We began our unit by reading a letter from a curious boy who wanted to learn more about the sun, moon, and stars. This boy exemplified the curious first graders who sat before me. Through various narrative texts, students began to understand why the sun, moon, and stars inspire authors. Some of our read-aloud books included, Papa Please Get the Moon For Me by Eric Carle, Summer Sun Risin’ by W. NIkola-Lisa, and Kitten’s First Full Moon by Kevin Henkes. Students responded to these books through role-play and written response. During our second unit, students began focusing on the science concepts of observable patterns in the sky. They tracked observations of the sun, moon, and stars through pictures and videos in their Sky notebook, something they will share during the Celebration of Learning. The final unit focused students on a read-aloud book What the Sun Sees, What the Moon Sees by Nancy Tafuri. Students first read the book to understand details about the sun and moon at different times of day. They used this book to inspire writing their own narrative poem about the sun. Students received feedback from their peers to help them revise their poems. This culminating project, a three-verse narrative poem about the sun, was another exciting piece of work students shared with their families.  

Students had opportunity to share all of the information they have learned and created as ‘experts’ during our Celebration of Learning. First graders sang a song, taught families a sun and moon movement routine, and presented their work in small groups to their families. Families were given a “question sheet” featuring the guiding questions from our unit to ask students throughout their presentations. Students’ responses showed off their learning!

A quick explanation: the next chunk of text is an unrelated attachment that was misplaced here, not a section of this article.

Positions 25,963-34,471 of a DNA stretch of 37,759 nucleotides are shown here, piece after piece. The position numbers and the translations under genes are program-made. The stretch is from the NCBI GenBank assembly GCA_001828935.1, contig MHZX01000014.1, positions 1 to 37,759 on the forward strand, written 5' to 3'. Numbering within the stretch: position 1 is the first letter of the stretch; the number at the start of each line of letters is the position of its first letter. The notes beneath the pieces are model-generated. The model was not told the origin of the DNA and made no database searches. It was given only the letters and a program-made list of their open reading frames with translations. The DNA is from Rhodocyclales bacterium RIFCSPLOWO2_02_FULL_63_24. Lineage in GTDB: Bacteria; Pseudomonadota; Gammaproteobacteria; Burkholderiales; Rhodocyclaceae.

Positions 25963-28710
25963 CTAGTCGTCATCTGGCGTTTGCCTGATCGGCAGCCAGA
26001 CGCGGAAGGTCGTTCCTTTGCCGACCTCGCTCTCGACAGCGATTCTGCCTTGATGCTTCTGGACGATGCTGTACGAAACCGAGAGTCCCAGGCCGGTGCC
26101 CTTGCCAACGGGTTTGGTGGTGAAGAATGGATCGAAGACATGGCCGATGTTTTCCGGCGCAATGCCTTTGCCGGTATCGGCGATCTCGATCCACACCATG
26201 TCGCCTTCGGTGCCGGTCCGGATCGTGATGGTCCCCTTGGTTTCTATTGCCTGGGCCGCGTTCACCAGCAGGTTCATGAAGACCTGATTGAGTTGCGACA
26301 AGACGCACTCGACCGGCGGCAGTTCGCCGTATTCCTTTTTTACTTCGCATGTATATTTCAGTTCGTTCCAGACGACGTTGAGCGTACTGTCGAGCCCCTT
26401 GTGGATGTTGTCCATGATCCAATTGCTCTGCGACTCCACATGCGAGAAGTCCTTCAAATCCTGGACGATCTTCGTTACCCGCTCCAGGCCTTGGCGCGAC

During the weeks leading up to the Celebration of Learning, students were busy preparing to ensure they become ready and confident to display their expertise. They rehearsed, practiced, and received feedback from their peers. Prior to arriving to our Celebration of Learning, families were asked to fill out the same ‘KWL’ chart students filled out at the beginning of the unit. Families only filled out the ‘K’ and “W”— what I know and what I wonder. Once the presentations concluded, parents filled out the ‘L’— learning, and students were able to see all the information their family learned from them! It was so exciting for our whole crew!

Here are students giving and receiving feedback on the narrative poems they presented at Celebration of Learning:

2nd Grade // Field Work

During the morning of December 15, 2017, forty three excited and impatient second graders boarded a bus to the Ann Arbor Museum of Natural History. The air was buzzing with anticipation. During the long snowy ride, you could hear the little voices discussing “fossils,” “extinction,” “ichthyosaurs’,” and “paleontologists.” Peers were asking each other questions, trying to predict what treasures the museum would hold.

When we arrived, you could feel the kids’ joy. Students were eager to finally explore exhibits about the topics they’ve been learning about in the class. While exploring, each student worked as a scientist, using a note-catcher to document their findings and illustrate all the fascinating displays. You could hear students making connections to the work they’ve done in the classroom; they were reciting facts and information to others as they browsed. There were many “oohs!” and “ahhhhs!” as students learned new facts.